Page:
A big cause of water quality problems is runoff of contaminants – like chemicals. Rainwater "runs off" hard surfaces, such as roads and parking lots, into waterways. Run off can be reduced by planting new lawns and landscape areas. Grass absorbs rainwater. It can make rainwater 10 times less acidic than water running off a hard surface. This protects our rivers and streams.
King of Heat Islands
Heat islands are bare spots like parking lots and built up parts of cities that absorb the sun’s heat and then give it off into the air. They can raise air temperatures by 22*F more than in nearby planted, grassy areas -- and increase air pollution. But grass blades act like a mini-cooler, producing moisture and absorbing heat. On a really hot day, lawns can be 31*F cooler than asphalt and 20*F cooler than bare soil.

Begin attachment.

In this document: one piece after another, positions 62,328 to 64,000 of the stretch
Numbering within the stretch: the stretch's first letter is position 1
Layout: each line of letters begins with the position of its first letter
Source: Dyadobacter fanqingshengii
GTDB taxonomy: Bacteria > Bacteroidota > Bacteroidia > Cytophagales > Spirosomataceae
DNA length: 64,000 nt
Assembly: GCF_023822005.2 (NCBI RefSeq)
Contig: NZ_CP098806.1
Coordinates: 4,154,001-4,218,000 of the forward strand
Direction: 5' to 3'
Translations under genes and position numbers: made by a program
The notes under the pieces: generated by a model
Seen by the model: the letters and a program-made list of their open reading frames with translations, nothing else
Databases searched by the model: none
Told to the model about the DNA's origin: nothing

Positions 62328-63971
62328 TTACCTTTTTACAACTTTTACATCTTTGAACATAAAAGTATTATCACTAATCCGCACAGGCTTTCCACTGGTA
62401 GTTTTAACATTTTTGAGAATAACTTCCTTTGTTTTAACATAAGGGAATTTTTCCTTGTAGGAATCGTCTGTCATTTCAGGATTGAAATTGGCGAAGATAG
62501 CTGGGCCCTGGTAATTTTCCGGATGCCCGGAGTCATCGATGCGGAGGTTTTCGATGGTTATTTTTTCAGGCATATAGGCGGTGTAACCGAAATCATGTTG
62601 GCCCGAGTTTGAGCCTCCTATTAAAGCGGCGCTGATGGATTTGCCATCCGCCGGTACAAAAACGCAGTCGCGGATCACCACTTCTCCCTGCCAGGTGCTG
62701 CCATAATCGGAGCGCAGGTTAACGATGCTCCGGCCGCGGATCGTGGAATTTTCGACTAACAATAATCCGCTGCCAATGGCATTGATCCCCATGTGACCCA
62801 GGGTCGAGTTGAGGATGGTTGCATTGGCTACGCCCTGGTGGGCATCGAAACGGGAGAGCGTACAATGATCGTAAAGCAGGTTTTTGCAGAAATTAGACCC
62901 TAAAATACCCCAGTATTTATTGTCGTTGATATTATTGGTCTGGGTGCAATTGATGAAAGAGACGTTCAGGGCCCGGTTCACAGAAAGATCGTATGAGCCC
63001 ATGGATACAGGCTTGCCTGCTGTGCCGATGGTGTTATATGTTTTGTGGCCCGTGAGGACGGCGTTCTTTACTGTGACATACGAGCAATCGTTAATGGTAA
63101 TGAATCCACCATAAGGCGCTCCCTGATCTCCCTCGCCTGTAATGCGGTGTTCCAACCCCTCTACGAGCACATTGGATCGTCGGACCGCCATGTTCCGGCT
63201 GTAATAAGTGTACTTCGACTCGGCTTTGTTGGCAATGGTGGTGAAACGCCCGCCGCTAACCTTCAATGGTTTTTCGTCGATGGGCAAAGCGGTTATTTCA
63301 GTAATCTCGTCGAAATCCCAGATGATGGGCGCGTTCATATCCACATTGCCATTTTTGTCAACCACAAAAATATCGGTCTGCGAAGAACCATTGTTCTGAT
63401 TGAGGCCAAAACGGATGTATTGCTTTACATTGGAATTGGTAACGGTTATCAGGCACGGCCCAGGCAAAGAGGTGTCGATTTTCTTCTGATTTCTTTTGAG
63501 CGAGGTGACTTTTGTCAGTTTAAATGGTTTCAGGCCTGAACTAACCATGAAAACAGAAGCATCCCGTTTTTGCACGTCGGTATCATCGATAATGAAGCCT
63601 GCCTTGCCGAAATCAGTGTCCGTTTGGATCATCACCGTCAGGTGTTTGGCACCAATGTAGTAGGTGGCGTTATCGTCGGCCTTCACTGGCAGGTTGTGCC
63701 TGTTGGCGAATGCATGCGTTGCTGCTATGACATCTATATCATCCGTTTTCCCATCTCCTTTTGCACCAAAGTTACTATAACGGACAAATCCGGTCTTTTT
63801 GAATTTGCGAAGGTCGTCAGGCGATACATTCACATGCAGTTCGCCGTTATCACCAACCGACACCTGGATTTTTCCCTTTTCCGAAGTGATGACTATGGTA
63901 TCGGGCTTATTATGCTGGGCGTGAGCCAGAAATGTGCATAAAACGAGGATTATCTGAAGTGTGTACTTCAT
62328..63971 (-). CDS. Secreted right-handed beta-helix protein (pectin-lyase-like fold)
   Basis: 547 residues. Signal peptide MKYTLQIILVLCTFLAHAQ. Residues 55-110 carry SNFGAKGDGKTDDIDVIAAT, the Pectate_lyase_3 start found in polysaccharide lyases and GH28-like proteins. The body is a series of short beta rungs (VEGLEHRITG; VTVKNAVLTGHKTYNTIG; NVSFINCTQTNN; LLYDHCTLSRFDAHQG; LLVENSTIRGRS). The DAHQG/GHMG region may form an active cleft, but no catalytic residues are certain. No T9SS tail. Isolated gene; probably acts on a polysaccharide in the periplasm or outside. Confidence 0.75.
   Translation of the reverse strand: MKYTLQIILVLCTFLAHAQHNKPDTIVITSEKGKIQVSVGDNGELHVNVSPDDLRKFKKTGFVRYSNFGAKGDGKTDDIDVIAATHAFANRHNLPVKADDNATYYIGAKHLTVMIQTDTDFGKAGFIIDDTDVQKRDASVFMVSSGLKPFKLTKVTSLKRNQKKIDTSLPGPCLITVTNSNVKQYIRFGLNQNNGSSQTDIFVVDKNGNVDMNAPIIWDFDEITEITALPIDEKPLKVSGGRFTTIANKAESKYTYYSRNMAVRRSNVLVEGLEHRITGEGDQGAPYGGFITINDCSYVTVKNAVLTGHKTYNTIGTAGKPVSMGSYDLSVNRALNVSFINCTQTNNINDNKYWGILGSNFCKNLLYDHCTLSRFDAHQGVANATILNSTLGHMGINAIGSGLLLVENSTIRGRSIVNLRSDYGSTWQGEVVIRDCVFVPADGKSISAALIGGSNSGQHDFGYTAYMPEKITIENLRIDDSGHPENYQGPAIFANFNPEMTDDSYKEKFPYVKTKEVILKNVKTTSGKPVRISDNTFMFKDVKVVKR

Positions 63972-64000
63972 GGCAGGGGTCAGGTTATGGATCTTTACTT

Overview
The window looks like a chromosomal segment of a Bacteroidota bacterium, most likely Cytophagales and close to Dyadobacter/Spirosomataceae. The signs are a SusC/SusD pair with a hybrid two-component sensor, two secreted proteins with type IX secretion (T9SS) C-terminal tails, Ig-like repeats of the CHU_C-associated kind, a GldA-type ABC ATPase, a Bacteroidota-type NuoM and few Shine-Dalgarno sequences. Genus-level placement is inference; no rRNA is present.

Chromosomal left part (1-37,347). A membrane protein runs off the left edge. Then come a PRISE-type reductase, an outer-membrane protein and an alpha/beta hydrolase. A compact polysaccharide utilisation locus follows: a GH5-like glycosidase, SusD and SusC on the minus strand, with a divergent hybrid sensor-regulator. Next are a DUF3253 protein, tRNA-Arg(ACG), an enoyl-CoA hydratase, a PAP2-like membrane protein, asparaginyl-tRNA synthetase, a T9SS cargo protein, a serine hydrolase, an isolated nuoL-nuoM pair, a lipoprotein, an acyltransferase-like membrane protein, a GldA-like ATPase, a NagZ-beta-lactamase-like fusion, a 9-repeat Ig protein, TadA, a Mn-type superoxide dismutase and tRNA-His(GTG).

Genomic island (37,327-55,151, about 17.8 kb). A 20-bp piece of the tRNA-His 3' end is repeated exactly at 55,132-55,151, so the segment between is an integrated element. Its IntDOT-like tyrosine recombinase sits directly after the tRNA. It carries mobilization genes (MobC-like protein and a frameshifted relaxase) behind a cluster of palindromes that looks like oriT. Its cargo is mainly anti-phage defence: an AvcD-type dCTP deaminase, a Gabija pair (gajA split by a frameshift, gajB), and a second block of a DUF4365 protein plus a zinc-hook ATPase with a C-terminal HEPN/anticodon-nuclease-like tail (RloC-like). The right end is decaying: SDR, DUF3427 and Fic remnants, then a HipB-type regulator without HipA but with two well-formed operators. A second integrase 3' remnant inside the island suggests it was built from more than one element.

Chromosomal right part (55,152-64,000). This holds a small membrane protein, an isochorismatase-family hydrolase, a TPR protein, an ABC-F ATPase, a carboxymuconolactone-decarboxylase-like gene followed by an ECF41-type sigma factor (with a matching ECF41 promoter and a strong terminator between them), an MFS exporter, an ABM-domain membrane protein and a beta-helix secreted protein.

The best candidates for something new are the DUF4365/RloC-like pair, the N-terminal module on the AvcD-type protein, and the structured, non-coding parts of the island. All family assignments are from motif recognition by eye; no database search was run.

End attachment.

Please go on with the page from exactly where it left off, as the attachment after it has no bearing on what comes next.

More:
Fan of Blowing Away Soil
Soil erosion is a big problem. Nearly six billion tons of bare soil wash or blow away each year. Dust in the air damages the environment – and hurts those with asthma and allergies. Turfgrass is the best defense against erosion and holds the soil better than any other plant because of its giant root system. A single grass plant can have more than 300 miles of roots!
Founder of the Foul Footprint
You’ve heard about climate change. One reason many scientists say our planet is heating up is the building in our atmosphere of a gas called carbon dioxide. Plant some green! Lawns pull carbon dioxide from the air and store it. In the U.S., turfgrass grabs and stores more than eight million tons of carbon every year